Republican efforts to obtain church rosters from Southern Baptists and Roman Catholics who support President Bush (search) have alienated some of the very people the GOP campaign is trying to court, as religious leaders worry the outreach could violate limits on politics in church.
This week, the Republican National Committee (search) confirmed it had asked Catholics who back Bush to give parish directories to the RNC as a way to identify and mobilize new voters. The Bush campaign has asked the same of congregants in other denominations.
Republican spokesmblic documents available to anyone, and making the request violates no law.
The information will be used for nonpartisan voter-registration drives, they said, stressing that they are not asking clergy for the directories — which could risk a church's tax-exempt status — but instead are asking individual congregants to volunteer their copies.
"We feel strongly that our grass-roots efforts are totally within the law and it's totally appropriate to encourage people of faith to participate," Terry Holt, spokesman for the Bush-Cheney campaign, said Friday.
While Catholic officials concede the tactic may be legal, they say it is improper — and interferes with the work of the church. The directories are meant to help priests organize their parishes and build support among members, and are not for use by any outside group, they say.
Some parishes distribute directories with pictures of families who belong to the church, but those are put together for the families' use only, officials say.
"It is the 11th commandment in this archdiocese that parish lists will not be given out for any reason whatsoever," said Tod Tamberg, spokesman for the Archdiocese of Los Angeles. "And I can't imagine that the very same pastors who rely on the sacrosanct nature of those lists would ever allow them to be used for this purpose."
Richard Land, head of the public policy arm of the Southern Baptist Convention (search), has said he is "appalled" by the strategy, which he said "intrudes into the sanctity of the church."
"It's an inappropriate violation of the trust of fellow church members," Land said Friday.
"If I were pastor of a church, I would go onto the pulpit and I would say, `To share the church directory with anyone outside the church body is a violation of the sanctity of the body ... and I'm asking as a pastor that no one do it."'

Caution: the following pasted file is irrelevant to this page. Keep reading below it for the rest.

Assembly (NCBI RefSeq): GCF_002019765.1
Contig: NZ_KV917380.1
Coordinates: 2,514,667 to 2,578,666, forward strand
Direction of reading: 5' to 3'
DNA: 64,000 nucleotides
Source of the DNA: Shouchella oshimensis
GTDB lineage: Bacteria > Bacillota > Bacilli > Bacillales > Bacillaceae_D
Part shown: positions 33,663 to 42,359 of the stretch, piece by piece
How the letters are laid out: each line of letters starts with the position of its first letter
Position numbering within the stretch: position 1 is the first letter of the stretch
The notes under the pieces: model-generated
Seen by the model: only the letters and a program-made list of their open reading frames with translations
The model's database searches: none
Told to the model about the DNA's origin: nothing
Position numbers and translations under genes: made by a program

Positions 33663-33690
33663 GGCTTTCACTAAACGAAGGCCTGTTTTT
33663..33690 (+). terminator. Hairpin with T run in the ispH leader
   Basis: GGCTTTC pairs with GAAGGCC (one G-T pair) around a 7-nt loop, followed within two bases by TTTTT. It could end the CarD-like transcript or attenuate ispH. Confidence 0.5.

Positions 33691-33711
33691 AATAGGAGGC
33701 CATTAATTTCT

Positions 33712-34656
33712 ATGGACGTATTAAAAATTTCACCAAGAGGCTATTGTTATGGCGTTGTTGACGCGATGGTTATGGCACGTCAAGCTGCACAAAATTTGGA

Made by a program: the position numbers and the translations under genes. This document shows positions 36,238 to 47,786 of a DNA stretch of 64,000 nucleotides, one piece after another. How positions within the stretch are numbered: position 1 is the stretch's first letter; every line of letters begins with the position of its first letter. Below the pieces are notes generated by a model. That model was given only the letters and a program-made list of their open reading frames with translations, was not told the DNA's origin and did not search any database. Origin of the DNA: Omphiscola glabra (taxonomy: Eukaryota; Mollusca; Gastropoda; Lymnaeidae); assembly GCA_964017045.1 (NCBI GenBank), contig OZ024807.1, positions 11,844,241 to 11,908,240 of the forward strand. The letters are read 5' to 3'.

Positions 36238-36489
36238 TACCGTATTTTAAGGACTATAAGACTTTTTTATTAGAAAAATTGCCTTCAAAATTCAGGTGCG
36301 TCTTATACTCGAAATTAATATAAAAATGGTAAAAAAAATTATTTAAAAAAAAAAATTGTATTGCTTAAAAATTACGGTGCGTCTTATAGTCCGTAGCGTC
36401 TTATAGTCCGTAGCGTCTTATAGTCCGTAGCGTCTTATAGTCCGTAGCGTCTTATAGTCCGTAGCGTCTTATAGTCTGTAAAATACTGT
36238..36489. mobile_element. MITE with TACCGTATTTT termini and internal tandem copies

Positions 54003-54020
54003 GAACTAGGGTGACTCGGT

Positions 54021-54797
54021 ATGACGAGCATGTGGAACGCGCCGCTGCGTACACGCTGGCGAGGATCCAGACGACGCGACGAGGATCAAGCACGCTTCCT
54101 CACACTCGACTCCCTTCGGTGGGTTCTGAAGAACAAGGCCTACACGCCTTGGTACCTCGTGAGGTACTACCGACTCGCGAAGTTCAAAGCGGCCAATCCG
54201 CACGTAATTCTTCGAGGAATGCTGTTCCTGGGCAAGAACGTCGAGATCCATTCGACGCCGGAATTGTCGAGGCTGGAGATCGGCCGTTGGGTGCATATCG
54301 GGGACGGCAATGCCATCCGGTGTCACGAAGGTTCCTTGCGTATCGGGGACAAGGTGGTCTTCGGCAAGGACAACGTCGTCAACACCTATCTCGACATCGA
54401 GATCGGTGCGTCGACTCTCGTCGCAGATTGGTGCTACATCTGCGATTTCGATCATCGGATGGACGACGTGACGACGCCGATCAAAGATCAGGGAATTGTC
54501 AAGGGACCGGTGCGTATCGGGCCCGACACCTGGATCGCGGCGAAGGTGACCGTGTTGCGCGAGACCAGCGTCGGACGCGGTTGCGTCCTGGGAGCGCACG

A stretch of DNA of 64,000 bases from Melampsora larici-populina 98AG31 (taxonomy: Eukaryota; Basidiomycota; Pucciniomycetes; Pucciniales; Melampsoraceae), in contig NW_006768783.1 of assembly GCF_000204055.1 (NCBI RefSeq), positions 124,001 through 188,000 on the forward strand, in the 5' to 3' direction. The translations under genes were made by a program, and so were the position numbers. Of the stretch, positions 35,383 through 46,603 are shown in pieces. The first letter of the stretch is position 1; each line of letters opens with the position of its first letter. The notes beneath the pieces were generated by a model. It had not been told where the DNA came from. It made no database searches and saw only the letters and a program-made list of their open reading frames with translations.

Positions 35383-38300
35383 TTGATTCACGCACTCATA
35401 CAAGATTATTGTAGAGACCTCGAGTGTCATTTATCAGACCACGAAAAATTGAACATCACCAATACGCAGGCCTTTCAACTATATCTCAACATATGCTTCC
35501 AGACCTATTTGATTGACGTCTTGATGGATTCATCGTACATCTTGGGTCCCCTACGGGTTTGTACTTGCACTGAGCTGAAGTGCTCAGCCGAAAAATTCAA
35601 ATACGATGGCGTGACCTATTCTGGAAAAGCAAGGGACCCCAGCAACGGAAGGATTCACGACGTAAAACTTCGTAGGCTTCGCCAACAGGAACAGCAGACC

Land is an outspoken Bush supporter, as are many leaders of the 16 million-member evangelical denomination. Bush has acknowledged their importance by addressing the Southern Baptists' annual meeting for three consecutive years.
John Green, an expert on religion and politics at the University of Akron, said denominational leaders are partly upset because local clergy may not be familiar with the rules, increasing the chances they'll cross a legal line.
Last month, the Bush campaign e-mailed Pennsylvania churchgoers to target 1,600 "Friendly Congregations" where people can register to vote and pick up political information as the election nears. But the campaign said the missive was intended only to be passed from "individual to individual" — and not from preacher to congregation.
"On the face of it, these are not necessarily bad things," Green said, of the requests for church directories. "But they can be done in a way to create enormous trouble."
Republican strategists may be willing to take that risk because of the potential benefits of targeting regular churchgoers.
Green's research has found that white Christians who attend worship services at least once a week are far more likely to vote Republican, while less frequent worshippers and those who are not religious, tend to lean Democratic.
Catholics, once staunchly Democratic, now no longer vote as a bloc. They are the largest denomination in the country, with about 64 million members, and comprise more than one-quarter of the electorate.
The Rev. Barry Lynn, head of Americans United for Separation of Church and State, said it was "ludicrous" for Republicans to claim they were using the church directories for nonpartisan purposes. "This is part of a relentless campaign to ensnare churches into illegal partisan politicking," he said.